According to new evidence unearthed by marine scientists, corals could quit equitorial seas as the warming trend continues unabated.
Working on clues in the fossil coral record, the period between the last two ice ages about 125,000 years ago, researchers found evidence of a sharp decline in coral diversity near the equator.
"When the climate warmed rapidly during the Last Interglacial, coral species diversity was much lower close to the Equator than at higher latitudes," said John Pandolfi, professor at the CoECRS (ARC Centre of Excellence for Coral Reef Studies) and The University of Queensland, the journal Proceedings of the National Academy of Science reported.
Pandolfi and his German colleagues found that, when sea surface temperatures warmed by about 0.7 of a degree Celsius during the interglacial warm period, it was enough to drive many species of coral out of equatorial waters up to 10 degrees of latitude on either side of the equator, according to CoECRS.
"Our results suggest that the poleward range expansions of reef corals occurring with intensified global warming today may soon be followed by equatorial range retractions," said Pandolfi.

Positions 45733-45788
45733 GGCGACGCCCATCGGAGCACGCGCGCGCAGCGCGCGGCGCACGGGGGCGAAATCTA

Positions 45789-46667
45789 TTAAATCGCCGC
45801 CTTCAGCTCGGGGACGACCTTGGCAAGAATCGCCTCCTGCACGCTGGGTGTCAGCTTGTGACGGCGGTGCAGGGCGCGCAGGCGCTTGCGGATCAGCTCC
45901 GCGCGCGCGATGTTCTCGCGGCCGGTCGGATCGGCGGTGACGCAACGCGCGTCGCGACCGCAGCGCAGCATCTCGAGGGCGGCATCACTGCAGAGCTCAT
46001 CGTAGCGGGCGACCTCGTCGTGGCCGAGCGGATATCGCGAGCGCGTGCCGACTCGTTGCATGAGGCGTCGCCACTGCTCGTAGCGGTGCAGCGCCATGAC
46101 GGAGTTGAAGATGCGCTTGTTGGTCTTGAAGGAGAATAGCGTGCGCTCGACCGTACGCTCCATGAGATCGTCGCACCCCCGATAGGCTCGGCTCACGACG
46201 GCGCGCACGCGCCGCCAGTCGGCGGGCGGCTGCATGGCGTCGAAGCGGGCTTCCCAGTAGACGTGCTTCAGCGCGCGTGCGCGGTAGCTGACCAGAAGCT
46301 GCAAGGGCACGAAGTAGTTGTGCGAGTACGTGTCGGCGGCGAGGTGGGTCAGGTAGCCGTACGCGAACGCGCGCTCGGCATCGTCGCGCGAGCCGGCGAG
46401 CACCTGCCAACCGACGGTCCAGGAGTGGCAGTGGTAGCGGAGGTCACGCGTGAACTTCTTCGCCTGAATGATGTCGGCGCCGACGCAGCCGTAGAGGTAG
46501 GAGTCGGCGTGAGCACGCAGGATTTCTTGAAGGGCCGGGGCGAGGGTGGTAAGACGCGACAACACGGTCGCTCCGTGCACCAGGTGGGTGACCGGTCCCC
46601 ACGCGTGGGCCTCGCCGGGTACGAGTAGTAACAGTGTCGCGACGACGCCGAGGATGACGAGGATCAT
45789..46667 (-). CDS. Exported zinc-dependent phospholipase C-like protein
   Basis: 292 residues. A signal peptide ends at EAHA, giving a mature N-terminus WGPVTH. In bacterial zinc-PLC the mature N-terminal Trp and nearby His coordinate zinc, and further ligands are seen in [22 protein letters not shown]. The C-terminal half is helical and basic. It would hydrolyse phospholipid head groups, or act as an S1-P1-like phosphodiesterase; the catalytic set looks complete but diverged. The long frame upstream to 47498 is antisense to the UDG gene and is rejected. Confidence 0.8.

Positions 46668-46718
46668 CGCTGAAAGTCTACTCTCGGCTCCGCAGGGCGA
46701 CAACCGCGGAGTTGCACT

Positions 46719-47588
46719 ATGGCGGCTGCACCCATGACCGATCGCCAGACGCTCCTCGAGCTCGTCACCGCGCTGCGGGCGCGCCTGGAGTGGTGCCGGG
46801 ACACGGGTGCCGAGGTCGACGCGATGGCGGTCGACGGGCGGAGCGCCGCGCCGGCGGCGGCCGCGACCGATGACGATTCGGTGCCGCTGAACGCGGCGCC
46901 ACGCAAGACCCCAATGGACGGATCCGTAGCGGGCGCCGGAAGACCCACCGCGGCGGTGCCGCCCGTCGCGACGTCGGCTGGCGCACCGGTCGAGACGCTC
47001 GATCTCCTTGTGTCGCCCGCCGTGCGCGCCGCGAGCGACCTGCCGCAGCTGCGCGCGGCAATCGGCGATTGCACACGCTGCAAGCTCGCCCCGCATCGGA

What concerns the scientists is that the planet has already warmed by 0.7 of a degree since the start of the industrial age - a similar amount to the last interglacial - and while the corals have not yet abandoned equatorial waters, modern equatorial diversity is lower compared to adjacent latitudes north and south.
"If this is the case, it has serious implications for the nations of the Coral Triangle, such as Indonesia and the Philippines, where tens of millions of people rely upon the oceans for their livelihoods and food," added Pandolfi.